It's important to be family-centered when you're setting goals
for somebody who has had a traumatic brain injury because,
while it's important to do that for anybody with a significant illness,
in that the family is going to be involved in one way or another,
with how the person copes perhaps with aspects of the treatment.
Even if it's not a brain injury, they may have a change in diet or in exercise
or what they can and can't do, and the family is going to be able to make
that easier or harder to the extent that they understand it.
And they're going to have some ideas of where that fits in.
That's double or triple when it comes to traumatic brain injury,
because not only is it a matter of the routines of the household
and the way you interrelate and the risks and so on,
but with any significant brain injury, the person with the injury has changed
in their ability to do things, their ability to understand and make good choices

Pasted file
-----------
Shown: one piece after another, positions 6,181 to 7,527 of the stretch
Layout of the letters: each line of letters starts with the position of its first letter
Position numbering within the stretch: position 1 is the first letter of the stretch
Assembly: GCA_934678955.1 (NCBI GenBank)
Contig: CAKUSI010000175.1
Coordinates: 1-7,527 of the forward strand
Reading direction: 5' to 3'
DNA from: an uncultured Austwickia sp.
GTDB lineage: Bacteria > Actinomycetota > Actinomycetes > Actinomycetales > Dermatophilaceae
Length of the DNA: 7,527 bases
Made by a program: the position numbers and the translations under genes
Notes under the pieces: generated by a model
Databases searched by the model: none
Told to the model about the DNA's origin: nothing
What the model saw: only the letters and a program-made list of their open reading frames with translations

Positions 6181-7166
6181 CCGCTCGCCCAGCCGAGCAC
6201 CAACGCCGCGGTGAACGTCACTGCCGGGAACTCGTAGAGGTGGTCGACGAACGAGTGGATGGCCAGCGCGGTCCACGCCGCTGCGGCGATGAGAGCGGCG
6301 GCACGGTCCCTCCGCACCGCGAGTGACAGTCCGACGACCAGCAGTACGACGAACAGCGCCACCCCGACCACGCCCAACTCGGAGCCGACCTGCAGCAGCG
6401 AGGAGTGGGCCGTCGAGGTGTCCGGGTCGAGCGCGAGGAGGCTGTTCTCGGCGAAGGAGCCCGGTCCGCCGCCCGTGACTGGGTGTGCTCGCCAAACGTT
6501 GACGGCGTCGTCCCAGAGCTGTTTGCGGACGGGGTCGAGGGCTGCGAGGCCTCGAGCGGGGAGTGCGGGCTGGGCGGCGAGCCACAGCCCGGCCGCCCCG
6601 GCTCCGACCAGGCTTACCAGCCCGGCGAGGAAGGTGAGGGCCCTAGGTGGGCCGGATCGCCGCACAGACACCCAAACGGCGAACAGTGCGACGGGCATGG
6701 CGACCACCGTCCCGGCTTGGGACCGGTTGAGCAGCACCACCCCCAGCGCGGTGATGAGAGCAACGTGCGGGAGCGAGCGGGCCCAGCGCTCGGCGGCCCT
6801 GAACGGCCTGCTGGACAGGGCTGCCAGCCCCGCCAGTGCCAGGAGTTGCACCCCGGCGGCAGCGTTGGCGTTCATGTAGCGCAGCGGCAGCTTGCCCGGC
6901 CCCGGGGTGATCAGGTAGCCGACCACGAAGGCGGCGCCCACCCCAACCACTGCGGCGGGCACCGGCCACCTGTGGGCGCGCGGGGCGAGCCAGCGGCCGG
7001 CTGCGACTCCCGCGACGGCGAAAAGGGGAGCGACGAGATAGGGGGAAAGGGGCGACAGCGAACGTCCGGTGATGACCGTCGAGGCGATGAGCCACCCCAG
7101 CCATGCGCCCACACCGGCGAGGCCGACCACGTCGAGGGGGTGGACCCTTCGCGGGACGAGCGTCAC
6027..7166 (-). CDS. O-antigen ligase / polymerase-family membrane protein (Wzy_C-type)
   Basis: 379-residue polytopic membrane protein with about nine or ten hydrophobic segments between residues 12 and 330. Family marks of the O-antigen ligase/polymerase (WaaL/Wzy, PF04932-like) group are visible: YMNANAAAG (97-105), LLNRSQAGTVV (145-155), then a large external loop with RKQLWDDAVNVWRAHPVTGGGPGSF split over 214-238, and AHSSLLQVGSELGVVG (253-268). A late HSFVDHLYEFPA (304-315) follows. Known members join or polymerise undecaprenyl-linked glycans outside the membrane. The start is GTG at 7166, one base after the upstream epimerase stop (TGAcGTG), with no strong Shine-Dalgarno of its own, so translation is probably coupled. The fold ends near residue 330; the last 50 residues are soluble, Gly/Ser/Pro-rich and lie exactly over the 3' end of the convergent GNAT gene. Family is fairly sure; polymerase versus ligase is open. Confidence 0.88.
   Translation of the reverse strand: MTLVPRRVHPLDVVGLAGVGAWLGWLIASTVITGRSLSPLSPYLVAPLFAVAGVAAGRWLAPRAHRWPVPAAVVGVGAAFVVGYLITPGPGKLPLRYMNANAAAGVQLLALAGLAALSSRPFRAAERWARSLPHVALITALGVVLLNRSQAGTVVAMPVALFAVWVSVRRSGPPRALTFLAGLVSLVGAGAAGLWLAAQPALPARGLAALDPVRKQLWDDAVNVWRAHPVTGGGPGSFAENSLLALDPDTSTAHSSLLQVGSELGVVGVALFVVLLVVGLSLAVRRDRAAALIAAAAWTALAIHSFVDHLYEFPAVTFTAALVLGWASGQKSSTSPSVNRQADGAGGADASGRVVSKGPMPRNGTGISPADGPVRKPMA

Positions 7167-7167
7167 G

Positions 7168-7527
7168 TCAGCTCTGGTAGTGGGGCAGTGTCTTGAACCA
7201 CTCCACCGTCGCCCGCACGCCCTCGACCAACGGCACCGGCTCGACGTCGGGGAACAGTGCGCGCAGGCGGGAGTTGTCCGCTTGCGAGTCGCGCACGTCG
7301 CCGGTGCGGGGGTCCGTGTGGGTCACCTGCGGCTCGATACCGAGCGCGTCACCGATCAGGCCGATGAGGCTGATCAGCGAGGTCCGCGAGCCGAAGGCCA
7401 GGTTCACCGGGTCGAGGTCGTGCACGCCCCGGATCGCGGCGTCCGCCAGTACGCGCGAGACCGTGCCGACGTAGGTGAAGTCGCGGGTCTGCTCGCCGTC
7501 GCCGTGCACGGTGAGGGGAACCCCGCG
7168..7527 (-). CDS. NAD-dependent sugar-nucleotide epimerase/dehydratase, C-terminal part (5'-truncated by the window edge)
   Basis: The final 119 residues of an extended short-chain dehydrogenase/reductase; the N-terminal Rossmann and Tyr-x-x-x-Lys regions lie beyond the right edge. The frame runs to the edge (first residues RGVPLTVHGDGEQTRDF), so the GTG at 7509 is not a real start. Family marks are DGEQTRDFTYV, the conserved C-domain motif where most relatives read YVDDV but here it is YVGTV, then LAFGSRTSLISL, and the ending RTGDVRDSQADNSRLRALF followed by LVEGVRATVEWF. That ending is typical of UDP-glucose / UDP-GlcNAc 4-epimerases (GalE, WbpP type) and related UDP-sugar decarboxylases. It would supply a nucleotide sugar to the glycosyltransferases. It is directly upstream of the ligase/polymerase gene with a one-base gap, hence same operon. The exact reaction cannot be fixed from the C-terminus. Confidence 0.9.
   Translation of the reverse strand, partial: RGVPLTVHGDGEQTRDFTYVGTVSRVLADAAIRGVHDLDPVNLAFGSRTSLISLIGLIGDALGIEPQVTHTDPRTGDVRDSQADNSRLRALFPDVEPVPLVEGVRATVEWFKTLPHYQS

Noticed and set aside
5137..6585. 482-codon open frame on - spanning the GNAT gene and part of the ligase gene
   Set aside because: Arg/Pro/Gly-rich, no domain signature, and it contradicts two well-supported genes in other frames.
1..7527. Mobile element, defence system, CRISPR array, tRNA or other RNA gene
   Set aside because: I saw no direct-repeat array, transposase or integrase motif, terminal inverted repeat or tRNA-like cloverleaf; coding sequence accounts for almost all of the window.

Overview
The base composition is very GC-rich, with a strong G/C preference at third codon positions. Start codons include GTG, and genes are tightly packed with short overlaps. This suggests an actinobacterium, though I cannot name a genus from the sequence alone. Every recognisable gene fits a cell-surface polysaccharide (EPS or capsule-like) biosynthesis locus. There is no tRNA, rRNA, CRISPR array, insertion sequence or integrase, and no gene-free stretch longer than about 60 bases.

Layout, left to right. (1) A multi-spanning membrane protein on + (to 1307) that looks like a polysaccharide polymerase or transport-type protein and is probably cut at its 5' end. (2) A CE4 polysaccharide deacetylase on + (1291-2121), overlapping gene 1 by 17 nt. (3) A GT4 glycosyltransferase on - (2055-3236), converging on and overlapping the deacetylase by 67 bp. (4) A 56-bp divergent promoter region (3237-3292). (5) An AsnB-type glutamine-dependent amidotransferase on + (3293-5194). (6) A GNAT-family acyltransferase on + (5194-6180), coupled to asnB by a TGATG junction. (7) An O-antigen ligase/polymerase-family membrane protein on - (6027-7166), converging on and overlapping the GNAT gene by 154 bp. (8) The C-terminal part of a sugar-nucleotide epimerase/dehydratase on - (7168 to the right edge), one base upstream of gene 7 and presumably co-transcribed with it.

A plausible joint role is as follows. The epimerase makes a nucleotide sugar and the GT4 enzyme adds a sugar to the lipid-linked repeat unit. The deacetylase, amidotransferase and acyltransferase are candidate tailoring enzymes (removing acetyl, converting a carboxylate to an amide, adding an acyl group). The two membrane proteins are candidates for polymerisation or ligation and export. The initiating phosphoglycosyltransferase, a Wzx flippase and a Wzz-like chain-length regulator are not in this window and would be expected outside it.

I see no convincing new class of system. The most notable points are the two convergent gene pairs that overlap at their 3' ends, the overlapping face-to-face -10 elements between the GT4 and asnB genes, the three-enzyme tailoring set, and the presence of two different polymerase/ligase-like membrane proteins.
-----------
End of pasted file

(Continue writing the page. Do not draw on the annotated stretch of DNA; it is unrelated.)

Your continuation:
and decisions and take responsibility.
They may no longer be fully responsible for their own choices,
or at least temporarily, during the course of their rehabilitation.
The family may need to be taking over significant functions for them.
A family will do that anyhow, when they observe that there are problems going on,
but it's better if they're involved with the team, so that they can collaboratively arrange
a way to do that that respects the autonomy and dignity of the person with the brain injury,
that moves them along towards recovery, so that they're not holding them back
by doing everything for them, but rather that they're letting them do what they can do,
but making sure they're safe and doing it in a way that doesn't create problems for people.
And so what you want to do is to develop goals, develop a direction to go
that is going to be meaningful for the person and for their family
and is going to fit and work.
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This neuropsychologist shares his experience and advice about culture, ethnicity, and brain injury rehab.
Produced by Victoria Tilney McDonough and Brian King, BrainLine.
Tedd Judd, PhD is adjunct clinical faculty in psychology at the University of Washington and adjunct faculty in psychology at Seattle Pacific University. He has worked in adult clinical neuropsychology for 29 years, and is currently in private practice in Bellingham, Washington. Much of his work has focused on traumatic brain injury rehabilitation.
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